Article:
Bridging the gap between home and school
At school the Internet is mostly used to support teaching and learning. At home, however, it is often used differently. Not only is it a study resource for students, but it is increasingly being used as a social space to meet and chat. If you have the Internet at home, encourage your child to show you what they are doing online.
At home we recommend you:
• Find out how your child uses the Internet and who else is involved in any online activities.
• Have computers with Internet access in a shared space in the house – not your child’s bedroom.
• Ask questions when your child shows you what they are doing, such as:
- How does it work and how do you set it up?
- Who is else is sharing this space or game?
- Do you know them personally or did you ‘meet’ them online?
Statistics show that students will not approach an adult for help because:
- They might get the blame for any incident.
- They don’t think adults “get” their online stuff.
- They might put at risk their own access to technology by either: admitting to a mistake or
- Highlighting a situation that might lead a parent to ban their access. Let your child know that it is always safe to inform you (the parent) about an incident that has happened online.
Protecting personal privacy rights and those of other students
Students like to publish information about themselves and their friends in spaces like Facebook, YouTube and blogs, but in doing so they can make themselves more vulnerable to being approached, groomed or bullied online. When posting online, the golden rule students should keep in mind is to always assume that anyone or everyone will see what is posted. So in deciding whether or not to post something, students should run through the following mental checklist:
- How will I feel if it is seen my mother, father, grandparent, or other relative?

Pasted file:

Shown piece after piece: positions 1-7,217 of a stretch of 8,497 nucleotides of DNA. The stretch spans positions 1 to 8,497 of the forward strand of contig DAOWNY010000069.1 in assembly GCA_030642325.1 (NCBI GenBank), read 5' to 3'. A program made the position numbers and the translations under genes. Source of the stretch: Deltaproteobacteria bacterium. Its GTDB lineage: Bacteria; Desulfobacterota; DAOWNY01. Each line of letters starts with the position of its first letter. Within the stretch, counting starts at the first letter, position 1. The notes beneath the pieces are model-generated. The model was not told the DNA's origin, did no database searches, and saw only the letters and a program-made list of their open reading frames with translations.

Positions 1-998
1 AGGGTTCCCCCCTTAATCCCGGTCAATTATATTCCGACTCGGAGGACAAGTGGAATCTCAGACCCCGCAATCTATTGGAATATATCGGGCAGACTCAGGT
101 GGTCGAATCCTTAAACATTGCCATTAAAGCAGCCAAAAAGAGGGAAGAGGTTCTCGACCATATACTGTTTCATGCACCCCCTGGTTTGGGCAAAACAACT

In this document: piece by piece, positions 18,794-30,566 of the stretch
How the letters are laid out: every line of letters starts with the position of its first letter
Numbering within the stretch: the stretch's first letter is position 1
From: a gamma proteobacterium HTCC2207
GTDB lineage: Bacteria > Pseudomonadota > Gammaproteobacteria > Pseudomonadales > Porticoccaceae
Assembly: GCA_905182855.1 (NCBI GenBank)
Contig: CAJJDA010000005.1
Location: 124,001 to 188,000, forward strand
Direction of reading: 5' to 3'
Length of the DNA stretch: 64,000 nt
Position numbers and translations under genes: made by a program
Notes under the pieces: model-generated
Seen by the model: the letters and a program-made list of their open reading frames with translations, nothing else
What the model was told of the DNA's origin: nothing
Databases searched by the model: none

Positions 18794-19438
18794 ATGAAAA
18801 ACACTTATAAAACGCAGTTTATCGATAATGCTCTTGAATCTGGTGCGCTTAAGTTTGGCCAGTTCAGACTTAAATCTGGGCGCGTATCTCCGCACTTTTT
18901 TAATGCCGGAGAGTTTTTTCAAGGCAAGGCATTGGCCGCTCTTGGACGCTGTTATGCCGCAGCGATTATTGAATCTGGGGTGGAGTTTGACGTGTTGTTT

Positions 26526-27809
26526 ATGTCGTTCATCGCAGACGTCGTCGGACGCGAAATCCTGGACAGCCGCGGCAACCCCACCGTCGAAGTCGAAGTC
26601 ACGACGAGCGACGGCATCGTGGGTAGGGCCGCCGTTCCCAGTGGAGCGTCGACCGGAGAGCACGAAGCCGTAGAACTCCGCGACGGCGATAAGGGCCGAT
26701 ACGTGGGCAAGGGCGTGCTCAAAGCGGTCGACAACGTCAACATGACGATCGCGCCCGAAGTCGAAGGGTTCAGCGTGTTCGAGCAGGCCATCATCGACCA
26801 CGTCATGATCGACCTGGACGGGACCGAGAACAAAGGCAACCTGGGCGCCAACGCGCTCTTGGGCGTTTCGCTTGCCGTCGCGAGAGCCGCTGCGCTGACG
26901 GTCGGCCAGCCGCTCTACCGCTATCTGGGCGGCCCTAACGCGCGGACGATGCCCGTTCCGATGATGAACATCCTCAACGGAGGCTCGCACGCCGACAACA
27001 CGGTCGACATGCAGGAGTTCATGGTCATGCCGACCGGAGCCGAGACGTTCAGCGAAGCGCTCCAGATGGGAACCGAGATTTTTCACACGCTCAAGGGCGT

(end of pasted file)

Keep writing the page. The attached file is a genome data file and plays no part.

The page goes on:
- How will I feel if it is seen my teacher, or the Principal?
- How will I feel if it is seen by my friends and the other students of the school?
- If what I am posting is about a person, how will I feel if it is seen by that person?
- How will I feel if it is seen by an unwanted stranger who may want to find me in real life?
This checklist applies even where the posting or upload is set to private. Students should appreciate that as soon as something is posted, they lose control of the material and that any of the people who do have access to it could re-share it to a wider audience.
Using the Internet in line with College’s student Code of Conduct
When using the Internet for any school related purpose, or that could in any way be linked back to the College, students should use appropriate language when talking to and working with others online. Being online can make students feel that they are anonymous and sometimes students may say things online that they would never say to someone’s face. Often very few adults visit this online environment. The web space or online chat environment that they use in leisure time might also have explicit language and they may feel they have to be part of it. Students need to be reminded that their behaviour online must fall in line with the College’s Code of Conduct.
Privacy implications of recording images, videos and sounds
The recording of both images and sounds can breach other student’s rights under the Privacy Act. Sometimes students feel embarrassed telling their peers that they don’t want their image or voice recorded. The use of such images can be instantly transmitted by SMS and/or posted online. The Privacy Act says that the posting and sharing information online or in any other way requires consent. This consent must be fully informed, freely given, current and specific in how the information will be presented and who it will be presented to. It is for this reason the College obtains a signed authority from parents to use student images for promotional and other purposes. The same requirement for consent applies to images captured by other students. Students who distribute recordings of other students without consent shall face disciplinary action. All citizens need to respect the rights of others to privacy and students are no exception.